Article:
The Hill: Self-driving cars are the next frontier of innovation and safety
Forget about “The Jetsons.” The future of the automobile is here and the automotive industry is completely revolutionizing how we will get around for decades to come. Thanks to the 75th Washington Auto Show, which closed on Sunday, consumers have had the opportunity to see new technological leaps and bounds from automakers that are making today’s vehicles bolder, more fuel-efficient, interconnected, and, in some cases, able to drive themselves. It's an exciting time for automakers, innovators, and consumers alike. Our home state of Michigan is leading the way in developing, testing and deploying the cars and trucks of the future.
As the birthplace of the automotive industry, Michigan is a well-known home to innovative suppliers and manufacturers that make our cars and trucks safer, more efficient and more affordable. But Michigan also has a dense nexus of engineering talent, automotive research and development centers, and universities that are developing cutting-edge vehicle innovations.
The American Center for Mobility in Ypsilanti—a world-class, collaborative testing facility—was recently designated by the U.S. Department of Transportation as a national proving ground for connected and automated vehicle technology. This 330 acre testing center will be built on the site of the former Willow Run Powertrain plant—known for building the B-24 bomber during World War II—and will bring together government, academia and industry to test new technologies in real-world conditions, including Michigan’s four seasons of weather that bring snow and ice.
Along with the nine other sites designated by DOT, the American Center for Mobility keeps the United States at the forefront of this globally competitive new frontier in innovation.
These technologies also have the potential to stop accidents before they happen. According to the National Highway Traffic Safety Administration (NHTSA), more than 35,000 Americans died in traffic accidents last year—a seven percent increase in fatalities on our roadways from the previous year. NHTSA also found that 94 percent of roadway fatalities are tied to human error. Connected and automated vehicle technologies have tremendous potential to cut congestion, strengthen our economy, increase consumer access, and save thousands of lives.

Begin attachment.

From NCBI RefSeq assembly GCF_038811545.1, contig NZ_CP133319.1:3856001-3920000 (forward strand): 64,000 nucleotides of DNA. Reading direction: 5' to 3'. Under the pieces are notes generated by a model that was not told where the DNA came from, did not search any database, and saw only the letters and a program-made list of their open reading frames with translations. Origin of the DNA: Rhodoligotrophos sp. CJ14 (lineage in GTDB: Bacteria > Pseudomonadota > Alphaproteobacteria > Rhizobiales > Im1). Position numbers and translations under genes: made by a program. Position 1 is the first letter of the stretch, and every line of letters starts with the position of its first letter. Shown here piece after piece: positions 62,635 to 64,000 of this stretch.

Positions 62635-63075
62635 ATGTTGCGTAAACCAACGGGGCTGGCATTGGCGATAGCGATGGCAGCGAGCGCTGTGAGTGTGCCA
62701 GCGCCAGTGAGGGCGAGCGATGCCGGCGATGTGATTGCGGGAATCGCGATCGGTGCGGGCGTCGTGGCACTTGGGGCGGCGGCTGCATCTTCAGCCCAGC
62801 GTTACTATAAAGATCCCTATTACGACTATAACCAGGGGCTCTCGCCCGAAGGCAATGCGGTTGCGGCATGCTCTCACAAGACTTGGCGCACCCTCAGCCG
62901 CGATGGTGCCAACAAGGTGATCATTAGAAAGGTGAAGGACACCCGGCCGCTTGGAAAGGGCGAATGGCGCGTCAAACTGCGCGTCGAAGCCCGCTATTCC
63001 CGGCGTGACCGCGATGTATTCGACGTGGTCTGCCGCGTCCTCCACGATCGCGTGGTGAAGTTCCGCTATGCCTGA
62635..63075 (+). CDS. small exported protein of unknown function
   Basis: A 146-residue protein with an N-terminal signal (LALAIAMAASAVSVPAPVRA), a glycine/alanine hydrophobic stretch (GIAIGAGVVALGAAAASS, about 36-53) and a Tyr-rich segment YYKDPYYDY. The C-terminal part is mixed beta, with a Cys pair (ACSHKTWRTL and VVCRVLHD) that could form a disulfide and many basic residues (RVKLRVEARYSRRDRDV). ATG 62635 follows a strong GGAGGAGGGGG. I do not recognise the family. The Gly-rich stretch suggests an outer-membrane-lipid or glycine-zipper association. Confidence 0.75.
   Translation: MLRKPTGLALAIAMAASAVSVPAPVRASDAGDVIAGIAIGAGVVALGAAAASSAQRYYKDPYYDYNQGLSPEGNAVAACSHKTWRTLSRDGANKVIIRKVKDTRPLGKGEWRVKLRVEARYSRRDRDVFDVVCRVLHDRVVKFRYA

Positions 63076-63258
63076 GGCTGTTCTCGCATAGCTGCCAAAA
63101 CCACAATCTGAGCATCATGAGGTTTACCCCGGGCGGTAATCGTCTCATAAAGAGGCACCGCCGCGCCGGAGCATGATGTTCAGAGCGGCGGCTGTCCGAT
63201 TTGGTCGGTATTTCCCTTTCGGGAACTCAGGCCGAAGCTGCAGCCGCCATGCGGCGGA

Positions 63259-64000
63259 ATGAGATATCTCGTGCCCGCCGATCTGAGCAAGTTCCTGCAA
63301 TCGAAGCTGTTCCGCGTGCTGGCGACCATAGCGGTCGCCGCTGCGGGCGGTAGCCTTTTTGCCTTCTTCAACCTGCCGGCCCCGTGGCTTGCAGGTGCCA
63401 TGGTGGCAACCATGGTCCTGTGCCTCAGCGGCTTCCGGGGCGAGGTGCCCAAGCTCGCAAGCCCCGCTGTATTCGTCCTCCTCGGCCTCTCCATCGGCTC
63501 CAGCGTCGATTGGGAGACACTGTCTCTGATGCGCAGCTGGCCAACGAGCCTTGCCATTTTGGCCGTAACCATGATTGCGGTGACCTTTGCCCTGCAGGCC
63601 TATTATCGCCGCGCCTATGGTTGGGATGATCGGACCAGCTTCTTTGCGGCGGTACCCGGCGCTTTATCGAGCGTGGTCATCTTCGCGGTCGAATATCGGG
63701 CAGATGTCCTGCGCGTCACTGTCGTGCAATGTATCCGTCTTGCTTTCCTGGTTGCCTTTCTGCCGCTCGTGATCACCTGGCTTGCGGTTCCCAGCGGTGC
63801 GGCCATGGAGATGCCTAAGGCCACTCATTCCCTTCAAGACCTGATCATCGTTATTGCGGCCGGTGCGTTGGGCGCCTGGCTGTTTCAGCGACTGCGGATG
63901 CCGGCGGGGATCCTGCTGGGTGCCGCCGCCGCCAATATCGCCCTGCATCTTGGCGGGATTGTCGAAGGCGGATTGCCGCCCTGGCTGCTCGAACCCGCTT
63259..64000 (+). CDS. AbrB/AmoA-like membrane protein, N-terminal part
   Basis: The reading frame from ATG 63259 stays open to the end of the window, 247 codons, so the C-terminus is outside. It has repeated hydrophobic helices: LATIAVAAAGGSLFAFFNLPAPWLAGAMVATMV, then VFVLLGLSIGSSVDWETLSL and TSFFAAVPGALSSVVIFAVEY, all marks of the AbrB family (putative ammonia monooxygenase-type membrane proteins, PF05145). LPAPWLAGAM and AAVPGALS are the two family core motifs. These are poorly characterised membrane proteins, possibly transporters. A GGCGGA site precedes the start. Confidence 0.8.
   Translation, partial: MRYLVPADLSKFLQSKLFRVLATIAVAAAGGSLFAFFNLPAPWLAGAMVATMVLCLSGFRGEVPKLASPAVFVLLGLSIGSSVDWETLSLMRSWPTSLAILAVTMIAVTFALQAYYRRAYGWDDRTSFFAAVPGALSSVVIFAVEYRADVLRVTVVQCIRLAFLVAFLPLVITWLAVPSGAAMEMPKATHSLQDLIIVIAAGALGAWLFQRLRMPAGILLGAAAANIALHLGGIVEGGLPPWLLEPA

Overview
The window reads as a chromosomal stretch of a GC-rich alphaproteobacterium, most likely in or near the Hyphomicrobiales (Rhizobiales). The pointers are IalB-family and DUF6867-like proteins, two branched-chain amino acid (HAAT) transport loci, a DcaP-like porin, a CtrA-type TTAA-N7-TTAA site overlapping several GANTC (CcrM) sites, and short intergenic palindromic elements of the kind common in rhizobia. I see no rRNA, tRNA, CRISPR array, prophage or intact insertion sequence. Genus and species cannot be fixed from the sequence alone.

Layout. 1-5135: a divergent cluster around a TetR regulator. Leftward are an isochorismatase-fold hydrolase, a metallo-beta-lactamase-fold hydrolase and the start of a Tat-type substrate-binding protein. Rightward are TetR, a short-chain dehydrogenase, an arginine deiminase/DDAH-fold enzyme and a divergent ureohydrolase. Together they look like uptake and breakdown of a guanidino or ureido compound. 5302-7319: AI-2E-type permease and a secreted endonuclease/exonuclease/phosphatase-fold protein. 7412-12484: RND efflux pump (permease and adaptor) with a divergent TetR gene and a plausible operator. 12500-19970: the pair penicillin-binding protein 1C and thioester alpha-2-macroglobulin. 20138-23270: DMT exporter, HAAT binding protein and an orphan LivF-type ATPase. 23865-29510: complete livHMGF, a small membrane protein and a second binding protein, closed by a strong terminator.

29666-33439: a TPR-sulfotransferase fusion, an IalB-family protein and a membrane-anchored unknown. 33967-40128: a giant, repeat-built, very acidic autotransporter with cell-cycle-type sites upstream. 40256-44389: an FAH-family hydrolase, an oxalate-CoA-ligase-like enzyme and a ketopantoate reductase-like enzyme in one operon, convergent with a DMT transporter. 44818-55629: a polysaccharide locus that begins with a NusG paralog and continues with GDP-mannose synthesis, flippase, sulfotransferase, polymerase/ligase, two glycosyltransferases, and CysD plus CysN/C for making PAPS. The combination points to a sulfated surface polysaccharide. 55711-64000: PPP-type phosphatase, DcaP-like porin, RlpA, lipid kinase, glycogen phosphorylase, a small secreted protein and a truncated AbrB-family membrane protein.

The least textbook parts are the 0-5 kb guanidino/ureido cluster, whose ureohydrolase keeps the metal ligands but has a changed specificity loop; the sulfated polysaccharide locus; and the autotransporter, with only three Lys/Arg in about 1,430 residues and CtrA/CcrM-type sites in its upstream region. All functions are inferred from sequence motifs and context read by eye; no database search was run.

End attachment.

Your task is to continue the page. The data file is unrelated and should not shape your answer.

As automakers and developers test and validate these technologies to get them ready for our roads, government must work to ensure that federal policies are keeping pace with the exponential advances in innovation. The rapid emergence of crash avoidance and driver assistance tools available to consumers today are the building blocks that will lead to fully autonomous vehicles in the next few years. Last fall, NHTSA released the Federal Automated Vehicle Policy to guide the development of automated driving technologies, and educate and prepare consumers for full-scale deployment. This guidance offers a strong framework to ensure these lifesaving technologies are safe and secure. Moving forward, Congress must continue to build on these efforts to encourage further innovation and development of self-driving vehicles, and ensure consumers are informed about their capabilities.
The future of mobility is bright, and the Washington Auto Show offered consumers and policymakers a firsthand look at these pioneering technologies. The federal government will play a critical role in bringing together stakeholders to ensure these lifesaving and transformative technologies reach their full promise. We look forward to continuing the valuable public discussion on the safety improvements and revolutionary changes self-driving vehicles are bringing to our society.
United States Sen. Gary Peters of Michigan is a member of the Senate Commerce, Science and Transportation Committee. Rep. Fred Upton represents Michigan’s 6th District and serves on the House Energy and Commerce Committee.
By: US SENATOR GARY PETERS (D-MICH.) AND REP. FRED UPTON (R-MICH.)
Source: The Hill
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